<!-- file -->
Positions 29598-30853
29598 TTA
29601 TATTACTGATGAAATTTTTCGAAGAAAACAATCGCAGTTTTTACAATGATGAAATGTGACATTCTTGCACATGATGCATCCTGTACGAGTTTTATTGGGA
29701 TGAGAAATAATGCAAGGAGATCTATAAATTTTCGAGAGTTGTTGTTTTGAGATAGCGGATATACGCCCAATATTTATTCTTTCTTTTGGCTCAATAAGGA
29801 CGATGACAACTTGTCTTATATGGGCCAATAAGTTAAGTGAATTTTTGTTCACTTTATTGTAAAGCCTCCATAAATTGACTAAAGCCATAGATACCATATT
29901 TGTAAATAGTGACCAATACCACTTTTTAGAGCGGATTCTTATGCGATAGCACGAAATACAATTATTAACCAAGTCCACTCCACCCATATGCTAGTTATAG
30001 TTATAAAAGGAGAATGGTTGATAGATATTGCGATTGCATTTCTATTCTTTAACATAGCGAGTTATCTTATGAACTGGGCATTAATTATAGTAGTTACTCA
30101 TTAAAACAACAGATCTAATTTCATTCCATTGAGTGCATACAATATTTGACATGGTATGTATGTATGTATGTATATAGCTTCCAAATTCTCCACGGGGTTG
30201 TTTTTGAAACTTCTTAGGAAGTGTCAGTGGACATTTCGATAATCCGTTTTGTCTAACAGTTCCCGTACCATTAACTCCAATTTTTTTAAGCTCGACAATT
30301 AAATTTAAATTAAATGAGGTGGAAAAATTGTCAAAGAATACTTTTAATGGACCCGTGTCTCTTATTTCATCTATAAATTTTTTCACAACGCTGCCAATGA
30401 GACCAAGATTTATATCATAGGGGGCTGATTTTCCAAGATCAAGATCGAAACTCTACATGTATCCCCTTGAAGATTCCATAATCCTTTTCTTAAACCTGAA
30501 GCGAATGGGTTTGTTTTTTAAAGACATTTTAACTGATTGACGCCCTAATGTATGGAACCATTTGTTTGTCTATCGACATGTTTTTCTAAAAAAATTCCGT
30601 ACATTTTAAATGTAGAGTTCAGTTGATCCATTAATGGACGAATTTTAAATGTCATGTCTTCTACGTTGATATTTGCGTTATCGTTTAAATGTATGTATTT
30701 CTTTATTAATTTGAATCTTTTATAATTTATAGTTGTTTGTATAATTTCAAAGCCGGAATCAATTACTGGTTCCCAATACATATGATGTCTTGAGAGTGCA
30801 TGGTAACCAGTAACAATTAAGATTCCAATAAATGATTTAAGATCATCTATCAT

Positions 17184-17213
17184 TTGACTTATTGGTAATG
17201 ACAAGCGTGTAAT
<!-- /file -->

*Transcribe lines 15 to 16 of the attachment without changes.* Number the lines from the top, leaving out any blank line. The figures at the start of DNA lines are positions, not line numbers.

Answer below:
30801 TGGTAACCAGTAACAATTAAGATTCCAATAAATGATTTAAGATCATCTATCAT

Positions 17184-17213